Candice said...

Such a wise response, Jess! I think it's often easier to share our own convictions than to encourage others to seek the Lord about their own questions. That being said, I think there is a place for carefully discussing personal standards and the reasoning behind them. I think it's a way we can 'sharpen' each other and spur one another on to love and good deeds. But I agree, it's tricky to do that in a format such as a blog, as opposed to a private conversation.

Anonymous said...

Could you expand on the last question (can I do it in faith?)?

Shaunta' said...

One of the things I enjoy most about reading your blog is savoring the wisdom that God has given you. I am inspired that you are a young woman like I am, and are full of so much wisdom. I'm grateful that the Lord is using you in my life.

Jess said...

RE: "Can I do it in faith?"

Here are a few thoughts I have on it-- I'd love to hear from others on this point...

The question he proposed is based on this passage from Romans 14:
"22 The faith that you have, keep between yourself and God. Blessed is the one who has no reason to pass judgment on himself for what he approves. 23 But whoever has doubts is condemned if he eats, because the eating is not from faith. For whatever does not proceed from faith is sin.

So, from vs. 22, if you sense freedom in an area that is not expressed explicitly one way or another in Scripture, you are "blessed"... but if you have doubts about freedom in a particular area or with a particular action, you should NOT do that thing... because whatever can not come out from faith is sin.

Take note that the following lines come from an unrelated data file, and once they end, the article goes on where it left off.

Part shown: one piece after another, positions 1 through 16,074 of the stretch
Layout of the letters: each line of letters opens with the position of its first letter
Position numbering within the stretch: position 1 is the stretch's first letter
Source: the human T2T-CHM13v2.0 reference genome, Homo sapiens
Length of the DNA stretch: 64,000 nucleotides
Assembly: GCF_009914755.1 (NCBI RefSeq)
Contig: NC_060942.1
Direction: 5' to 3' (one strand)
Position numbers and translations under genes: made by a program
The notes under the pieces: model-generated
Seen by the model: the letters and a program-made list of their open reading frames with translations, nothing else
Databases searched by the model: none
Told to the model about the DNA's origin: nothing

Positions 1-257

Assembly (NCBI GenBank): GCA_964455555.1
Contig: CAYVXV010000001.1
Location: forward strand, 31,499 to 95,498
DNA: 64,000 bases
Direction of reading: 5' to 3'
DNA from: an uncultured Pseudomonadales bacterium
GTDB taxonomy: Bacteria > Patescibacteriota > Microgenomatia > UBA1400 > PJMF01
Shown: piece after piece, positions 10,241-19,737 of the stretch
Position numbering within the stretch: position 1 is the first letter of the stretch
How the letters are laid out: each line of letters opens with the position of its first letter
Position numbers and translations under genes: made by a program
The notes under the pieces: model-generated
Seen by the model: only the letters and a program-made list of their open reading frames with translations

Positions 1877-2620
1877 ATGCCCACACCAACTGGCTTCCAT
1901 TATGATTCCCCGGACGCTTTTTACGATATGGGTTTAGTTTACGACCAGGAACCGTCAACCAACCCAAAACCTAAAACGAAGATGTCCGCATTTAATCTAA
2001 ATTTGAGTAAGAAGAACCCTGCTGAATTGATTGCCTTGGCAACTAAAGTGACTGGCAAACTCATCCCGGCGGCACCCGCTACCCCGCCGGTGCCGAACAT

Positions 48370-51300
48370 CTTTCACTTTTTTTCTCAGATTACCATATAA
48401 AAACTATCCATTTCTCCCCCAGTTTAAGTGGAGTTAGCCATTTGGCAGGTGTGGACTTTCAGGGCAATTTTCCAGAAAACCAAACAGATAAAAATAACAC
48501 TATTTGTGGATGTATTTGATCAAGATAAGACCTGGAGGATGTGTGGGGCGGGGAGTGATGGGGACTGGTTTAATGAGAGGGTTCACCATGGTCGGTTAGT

So if you do not believe that God has given you freedom in a particular area, you ought to not do that thing. We should come to God in prayer and in His word about issues that we feel conflicted about, to see if resolution comes through those things. If married, we should definitely talk them through with our husbands and see if they have insight for us to consider. If it is a serious issue, we would be wise to seek wise counsel from a couple, man, woman, or church leader that we trust. And then, I think, we either choose to act in faith, or not to act.

What do you/others think about this?

Sara said...

What about if you feel you don't have freedom in a certain area (like working outside the home), but a sister is asking you to help her do that thing? Would that not be in faith then?

Jess said...

That's something you'd have to search the Scripture and talk through with your husband or godly friends.

I could see how loving your sister, and wanting the best for her child might allow you to watch her child (for example), which would enable her to work... but your motivation would be the issue there-- loving her, and loving her daughter. Each issue has to be weighed against the law of love-- love God, love others... and obeying Scripture falls under loving God, of course.

I'm sorry I can't be more specific... each situation may have so many different factors. I'd be willing to email with you about it ( or I'd encourage you to talk with your husband or godly friends.